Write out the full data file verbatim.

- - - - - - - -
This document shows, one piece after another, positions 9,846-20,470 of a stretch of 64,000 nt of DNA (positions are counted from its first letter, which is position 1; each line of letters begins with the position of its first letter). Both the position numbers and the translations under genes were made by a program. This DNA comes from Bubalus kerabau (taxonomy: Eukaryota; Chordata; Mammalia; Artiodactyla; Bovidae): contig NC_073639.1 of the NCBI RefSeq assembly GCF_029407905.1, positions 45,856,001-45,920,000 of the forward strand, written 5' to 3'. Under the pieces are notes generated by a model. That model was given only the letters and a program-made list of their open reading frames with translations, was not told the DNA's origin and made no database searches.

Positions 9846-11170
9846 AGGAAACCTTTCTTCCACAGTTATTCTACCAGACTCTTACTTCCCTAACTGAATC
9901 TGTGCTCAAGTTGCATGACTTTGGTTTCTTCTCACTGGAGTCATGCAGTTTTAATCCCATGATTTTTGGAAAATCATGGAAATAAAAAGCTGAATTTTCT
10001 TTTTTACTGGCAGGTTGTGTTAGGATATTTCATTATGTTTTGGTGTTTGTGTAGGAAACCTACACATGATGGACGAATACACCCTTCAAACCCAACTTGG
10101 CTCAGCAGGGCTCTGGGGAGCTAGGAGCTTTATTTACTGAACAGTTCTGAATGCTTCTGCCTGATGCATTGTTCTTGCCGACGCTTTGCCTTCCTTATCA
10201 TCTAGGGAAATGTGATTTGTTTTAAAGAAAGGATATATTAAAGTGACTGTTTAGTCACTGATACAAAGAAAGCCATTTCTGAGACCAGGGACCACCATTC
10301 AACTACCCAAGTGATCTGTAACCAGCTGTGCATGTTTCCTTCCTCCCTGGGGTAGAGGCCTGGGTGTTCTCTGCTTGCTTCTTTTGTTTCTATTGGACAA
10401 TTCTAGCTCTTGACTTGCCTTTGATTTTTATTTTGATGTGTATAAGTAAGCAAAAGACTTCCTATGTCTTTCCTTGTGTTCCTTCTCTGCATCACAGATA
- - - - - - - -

This document shows, one piece after another, positions 9,846-20,470 of a stretch of 64,000 nt of DNA (positions are counted from its first letter, which is position 1; each line of letters begins with the position of its first letter). Both the position numbers and the translations under genes were made by a program. This DNA comes from Bubalus kerabau (taxonomy: Eukaryota; Chordata; Mammalia; Artiodactyla; Bovidae): contig NC_073639.1 of the NCBI RefSeq assembly GCF_029407905.1, positions 45,856,001-45,920,000 of the forward strand, written 5' to 3'. Under the pieces are notes generated by a model. That model was given only the letters and a program-made list of their open reading frames with translations, was not told the DNA's origin and made no database searches.

Positions 9846-11170
9846 AGGAAACCTTTCTTCCACAGTTATTCTACCAGACTCTTACTTCCCTAACTGAATC
9901 TGTGCTCAAGTTGCATGACTTTGGTTTCTTCTCACTGGAGTCATGCAGTTTTAATCCCATGATTTTTGGAAAATCATGGAAATAAAAAGCTGAATTTTCT
10001 TTTTTACTGGCAGGTTGTGTTAGGATATTTCATTATGTTTTGGTGTTTGTGTAGGAAACCTACACATGATGGACGAATACACCCTTCAAACCCAACTTGG
10101 CTCAGCAGGGCTCTGGGGAGCTAGGAGCTTTATTTACTGAACAGTTCTGAATGCTTCTGCCTGATGCATTGTTCTTGCCGACGCTTTGCCTTCCTTATCA
10201 TCTAGGGAAATGTGATTTGTTTTAAAGAAAGGATATATTAAAGTGACTGTTTAGTCACTGATACAAAGAAAGCCATTTCTGAGACCAGGGACCACCATTC
10301 AACTACCCAAGTGATCTGTAACCAGCTGTGCATGTTTCCTTCCTCCCTGGGGTAGAGGCCTGGGTGTTCTCTGCTTGCTTCTTTTGTTTCTATTGGACAA
10401 TTCTAGCTCTTGACTTGCCTTTGATTTTTATTTTGATGTGTATAAGTAAGCAAAAGACTTCCTATGTCTTTCCTTGTGTTCCTTCTCTGCATCACAGATA